MACC slams companies siphoning Covid-19 relief funds

PUTRAJAYA: Far too many companies that were supposed to channel aid to those who needed it during the Covid-19 pandemic had instead chosen to profit from government programmes, said the Malaysian Anti-Corruption Commission (MACC).

Its deputy commissioner (operations) Datuk Seri Ahmad Khusairi Yahya (pic) described these companies as “economic opportunists” who subscribed to the “culture of greed”.

He said “the value of integrity” among them had faded, while calling on the government to stop the leakages.

Ahmad Khusairi pointed out the government had introduced grants, loans, a moratorium, skills training and special financial assistance to ease the burden of those who lost jobs or faced business setbacks.

“But what has happened? There was a large group of individuals, companies and organisations that took the opportunity to profit from the rights and sufferings of the affected people.

“These people blatantly took advantage of the funds offered by the government by making false claims for personal wealth.

“This is the attitude of economic opportunists on a small and medium scale. The value of integrity has faded and greed has become a culture,” he said in a statement yesterday.

Ahmad Khusairi said as a result, those who needed government assistance and those who should have received the benefits and assistance were marginalised.

“This is one form of leakage that the government must rectify. There is no use for any fancy policies when the implementation is a failure.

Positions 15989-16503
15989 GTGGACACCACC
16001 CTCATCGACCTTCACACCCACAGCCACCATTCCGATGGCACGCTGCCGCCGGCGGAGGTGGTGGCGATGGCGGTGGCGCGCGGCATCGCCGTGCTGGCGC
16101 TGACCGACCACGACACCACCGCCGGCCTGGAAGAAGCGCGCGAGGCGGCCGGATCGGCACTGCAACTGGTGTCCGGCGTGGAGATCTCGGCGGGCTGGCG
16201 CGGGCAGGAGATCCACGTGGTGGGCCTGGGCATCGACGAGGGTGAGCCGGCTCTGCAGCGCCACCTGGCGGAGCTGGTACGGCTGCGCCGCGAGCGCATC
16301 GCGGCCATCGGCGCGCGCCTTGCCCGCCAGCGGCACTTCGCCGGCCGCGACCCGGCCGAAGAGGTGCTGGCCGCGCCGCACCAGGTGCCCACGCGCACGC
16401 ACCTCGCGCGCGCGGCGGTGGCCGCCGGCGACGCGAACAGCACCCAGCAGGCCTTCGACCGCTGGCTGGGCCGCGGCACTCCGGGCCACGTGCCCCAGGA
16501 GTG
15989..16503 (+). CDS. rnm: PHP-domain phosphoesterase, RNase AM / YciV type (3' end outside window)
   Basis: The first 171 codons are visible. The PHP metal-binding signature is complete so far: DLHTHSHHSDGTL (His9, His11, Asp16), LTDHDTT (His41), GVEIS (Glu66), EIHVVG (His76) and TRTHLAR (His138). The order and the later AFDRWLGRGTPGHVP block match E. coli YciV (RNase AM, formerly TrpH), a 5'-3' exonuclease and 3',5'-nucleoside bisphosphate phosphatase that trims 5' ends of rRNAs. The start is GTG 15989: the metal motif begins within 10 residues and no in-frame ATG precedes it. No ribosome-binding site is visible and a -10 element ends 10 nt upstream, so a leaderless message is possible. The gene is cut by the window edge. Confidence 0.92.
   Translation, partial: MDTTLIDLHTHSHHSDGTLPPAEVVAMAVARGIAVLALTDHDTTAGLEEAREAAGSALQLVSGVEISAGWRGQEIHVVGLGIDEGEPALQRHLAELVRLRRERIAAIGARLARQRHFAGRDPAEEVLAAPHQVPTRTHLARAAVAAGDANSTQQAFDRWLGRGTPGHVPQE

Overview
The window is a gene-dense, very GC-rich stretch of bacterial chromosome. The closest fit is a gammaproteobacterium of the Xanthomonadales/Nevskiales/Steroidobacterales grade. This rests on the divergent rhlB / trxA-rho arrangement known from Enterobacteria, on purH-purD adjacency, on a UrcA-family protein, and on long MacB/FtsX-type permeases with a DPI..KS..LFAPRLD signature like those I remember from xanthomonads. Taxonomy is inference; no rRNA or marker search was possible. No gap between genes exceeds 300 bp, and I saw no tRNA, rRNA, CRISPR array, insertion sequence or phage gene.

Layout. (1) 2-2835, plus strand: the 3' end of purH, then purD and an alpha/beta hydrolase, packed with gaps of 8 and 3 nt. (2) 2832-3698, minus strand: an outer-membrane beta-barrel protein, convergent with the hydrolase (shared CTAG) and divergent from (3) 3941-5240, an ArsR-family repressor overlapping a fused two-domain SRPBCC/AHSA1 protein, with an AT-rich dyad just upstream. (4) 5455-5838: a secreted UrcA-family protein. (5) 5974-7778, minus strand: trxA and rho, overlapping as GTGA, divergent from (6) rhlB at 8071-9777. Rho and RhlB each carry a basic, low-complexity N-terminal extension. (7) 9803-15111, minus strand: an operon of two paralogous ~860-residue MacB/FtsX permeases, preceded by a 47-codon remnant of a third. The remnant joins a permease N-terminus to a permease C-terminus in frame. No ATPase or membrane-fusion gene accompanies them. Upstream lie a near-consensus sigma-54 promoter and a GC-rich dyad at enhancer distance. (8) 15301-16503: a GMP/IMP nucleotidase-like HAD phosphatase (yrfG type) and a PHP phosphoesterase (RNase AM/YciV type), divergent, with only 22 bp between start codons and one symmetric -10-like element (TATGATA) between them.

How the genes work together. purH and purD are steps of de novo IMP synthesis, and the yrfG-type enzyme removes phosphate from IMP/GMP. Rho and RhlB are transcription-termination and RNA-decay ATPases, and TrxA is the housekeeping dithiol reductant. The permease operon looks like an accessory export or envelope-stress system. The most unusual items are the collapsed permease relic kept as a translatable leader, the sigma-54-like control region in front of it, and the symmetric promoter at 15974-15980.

“There are just too many loopholes that can create room and opportunity for abuse to happen,” he added.

Ahmad Khusairi said the MACC viewed the misappropriation and leakages as serious issues, adding that a special operation carried out throughout last year along with other agencies saw 133 company owners and directors arrested.

More than 100 companies had been investigated for alleged misappropriation of funds totalling RM194mil.

To date, a total of 34 company owners and directors have been charged with submitting false claims.

Ahmad Khusairi said the MACC had identified several loopholes, including weaknesses in the review process to authenticate information submitted by applicants.

This, he said, had resulted in several companies owned by the same person making multiple claims.

“The issue of emergency (during the pandemic) was used as an excuse to not perform due diligence on the applicants.

“There was also an absence of clear mechanisms to monitor the programmes that were supposed to be carried out, and the agency concerned only depended on the programme or activity report submitted by the applicant.

“There were also no clear rules and laws to act against applicants, such as blacklisting them, instituting civil suits or reclaiming unspent funds,” he noted.

Ahmad Khusairi said the agencies to which these funds were channelled should be constantly monitored, and their key performance indicators should be measured on the impact and outcome of the activities or programmes.

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